It's a tremendous loss for us who knew him, but it's also a loss for the countryEx-Bush spokesman Tony Snow dies at 53 Jul 12, 2008
The public knows if a journalist's question is unfair. They also know if a candidate is impeding freedom of speech and free pressFox News CEO warns against debate boycotts Mar 09, 2007
Frankly it's an opportunity to make money for the television stationsFox set to launch new TV network Feb 22, 2006
Bill is a journalist of great integrity, and his strong reporting and anchoring skills will prove beneficial to the entire Fox News teamCNN's Bill Hemmer joins Fox News Jul 19, 2005
We shouldn't have done it. The direct link between what the president was saying and what was happening in the market was not accurate and any impact would clearly be delayedHot Buttons: Talk show topics Jul 23, 2002
Roger Eugene Ailes (born May 15, 1940) is president of Fox News Channel and chairman of the Fox Television Stations Group. Mr. Ailes was a media consultant for Republican presidents Richard Nixon, Ronald Reagan, and George H. W. Bush, as well as Rudy Giuliani’s first mayoral campaign in 1989.
Ailes was born and grew up in the factory town of Warren, Ohio, the son of Donna Marie (née Cunningham) and Robert Eugene Ailes, a factory maintenance foreman. Ailes suffers from hemophilia and was often hospitalized as a youth. Ailes attended the Warren City Schools. Later, he was inducted into the Warren High Schools' Distinguished Alumni Hall of Fame. Ailes graduated in 1962 from Ohio University in Athens, Ohio, receiving a BA.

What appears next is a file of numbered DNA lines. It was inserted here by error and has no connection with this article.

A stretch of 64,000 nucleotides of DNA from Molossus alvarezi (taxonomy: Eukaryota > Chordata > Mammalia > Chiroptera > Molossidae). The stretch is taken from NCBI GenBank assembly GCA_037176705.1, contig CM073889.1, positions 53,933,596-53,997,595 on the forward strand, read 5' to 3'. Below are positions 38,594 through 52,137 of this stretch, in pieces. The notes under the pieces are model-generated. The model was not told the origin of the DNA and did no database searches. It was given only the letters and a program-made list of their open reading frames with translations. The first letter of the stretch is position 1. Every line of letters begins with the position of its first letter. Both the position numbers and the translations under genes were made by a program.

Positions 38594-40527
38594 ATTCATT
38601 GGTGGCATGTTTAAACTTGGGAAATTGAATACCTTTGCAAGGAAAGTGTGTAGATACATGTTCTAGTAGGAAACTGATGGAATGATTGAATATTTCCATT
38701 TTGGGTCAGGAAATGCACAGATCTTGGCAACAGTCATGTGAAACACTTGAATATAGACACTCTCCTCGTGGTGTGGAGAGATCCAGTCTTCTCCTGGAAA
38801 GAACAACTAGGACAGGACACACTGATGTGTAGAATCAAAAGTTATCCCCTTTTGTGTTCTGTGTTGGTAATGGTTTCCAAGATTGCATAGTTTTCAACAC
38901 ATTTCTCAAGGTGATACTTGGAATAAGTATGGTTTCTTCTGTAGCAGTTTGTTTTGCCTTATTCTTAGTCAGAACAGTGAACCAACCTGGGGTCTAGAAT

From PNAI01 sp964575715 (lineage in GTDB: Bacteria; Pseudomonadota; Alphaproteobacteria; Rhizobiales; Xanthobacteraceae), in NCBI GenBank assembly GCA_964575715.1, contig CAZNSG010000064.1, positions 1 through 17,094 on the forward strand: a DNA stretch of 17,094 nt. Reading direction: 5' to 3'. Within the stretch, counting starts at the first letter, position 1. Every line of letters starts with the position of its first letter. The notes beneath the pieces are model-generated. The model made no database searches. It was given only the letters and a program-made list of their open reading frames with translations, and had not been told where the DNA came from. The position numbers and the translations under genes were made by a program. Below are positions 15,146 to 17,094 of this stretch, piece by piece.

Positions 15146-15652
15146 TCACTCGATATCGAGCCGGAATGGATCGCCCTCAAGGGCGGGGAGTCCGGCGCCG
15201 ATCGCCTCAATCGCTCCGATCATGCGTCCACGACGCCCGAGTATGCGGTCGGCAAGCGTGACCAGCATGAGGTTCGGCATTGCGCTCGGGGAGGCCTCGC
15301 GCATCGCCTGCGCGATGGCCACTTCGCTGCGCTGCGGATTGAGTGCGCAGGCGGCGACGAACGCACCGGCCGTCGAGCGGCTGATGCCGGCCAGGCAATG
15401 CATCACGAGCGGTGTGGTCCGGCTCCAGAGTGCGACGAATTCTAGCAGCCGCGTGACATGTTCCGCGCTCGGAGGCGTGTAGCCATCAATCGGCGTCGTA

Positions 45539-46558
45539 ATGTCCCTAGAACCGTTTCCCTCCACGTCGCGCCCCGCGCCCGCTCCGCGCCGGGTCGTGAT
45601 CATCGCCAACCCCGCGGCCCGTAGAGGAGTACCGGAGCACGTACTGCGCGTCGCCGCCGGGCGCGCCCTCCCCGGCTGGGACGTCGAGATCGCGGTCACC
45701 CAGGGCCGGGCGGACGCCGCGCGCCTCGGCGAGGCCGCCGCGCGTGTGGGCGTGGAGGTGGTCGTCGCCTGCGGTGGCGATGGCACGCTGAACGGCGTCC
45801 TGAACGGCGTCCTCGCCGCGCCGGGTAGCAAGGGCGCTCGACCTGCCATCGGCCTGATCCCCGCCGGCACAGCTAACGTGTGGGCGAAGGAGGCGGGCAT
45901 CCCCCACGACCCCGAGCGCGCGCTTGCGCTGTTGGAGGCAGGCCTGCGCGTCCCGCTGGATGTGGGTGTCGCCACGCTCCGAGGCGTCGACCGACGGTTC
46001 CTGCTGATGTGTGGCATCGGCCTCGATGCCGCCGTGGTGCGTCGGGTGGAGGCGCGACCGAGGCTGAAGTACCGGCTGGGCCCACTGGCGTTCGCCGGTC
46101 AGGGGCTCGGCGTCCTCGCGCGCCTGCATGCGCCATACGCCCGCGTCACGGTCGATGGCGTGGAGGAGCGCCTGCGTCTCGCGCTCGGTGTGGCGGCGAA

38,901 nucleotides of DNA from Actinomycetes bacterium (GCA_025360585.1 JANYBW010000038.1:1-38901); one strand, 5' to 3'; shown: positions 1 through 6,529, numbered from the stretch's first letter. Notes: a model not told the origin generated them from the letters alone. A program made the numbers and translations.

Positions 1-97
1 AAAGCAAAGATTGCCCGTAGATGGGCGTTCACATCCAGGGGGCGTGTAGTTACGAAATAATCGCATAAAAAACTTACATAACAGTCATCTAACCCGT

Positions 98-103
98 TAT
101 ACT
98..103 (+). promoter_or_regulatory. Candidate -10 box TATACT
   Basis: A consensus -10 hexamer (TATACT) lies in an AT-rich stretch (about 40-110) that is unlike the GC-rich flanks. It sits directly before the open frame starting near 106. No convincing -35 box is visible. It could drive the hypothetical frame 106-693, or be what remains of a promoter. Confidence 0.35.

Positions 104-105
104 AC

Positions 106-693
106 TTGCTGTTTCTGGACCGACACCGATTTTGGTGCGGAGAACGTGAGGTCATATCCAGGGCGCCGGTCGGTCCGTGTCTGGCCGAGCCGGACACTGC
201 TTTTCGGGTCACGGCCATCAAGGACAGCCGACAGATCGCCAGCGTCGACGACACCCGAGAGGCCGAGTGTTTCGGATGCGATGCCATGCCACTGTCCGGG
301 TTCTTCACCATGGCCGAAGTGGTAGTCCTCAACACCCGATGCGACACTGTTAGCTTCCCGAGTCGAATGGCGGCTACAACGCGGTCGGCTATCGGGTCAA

Ailes' career in television began in Cleveland and Philadelphia, where he started as property assistant (1962) producer(1965) and executive producer(1967–1968) for KYW-TV, for a then-locally produced talk-variety show, The Mike Douglas Show. He later became executive producer for the show, which was syndicated nationally. He was nominated for, but failed to win a Daytime Emmy Awards for it in 1968. It was in this position, in 1967, that he had a spirited discussion about television in politics with one of the show's guests, Richard Nixon, who took the view that television was a gimmick. Later, Nixon called on Ailes to serve as his executive producer of TV. Nixon's election victory was only Ailes's first venture into the political spotlight. His pioneering work in framing national campaign issues and making the stiff Nixon more likeable and accessible to voters was chronicled in The Selling of the President 1968 by Joe McGinniss.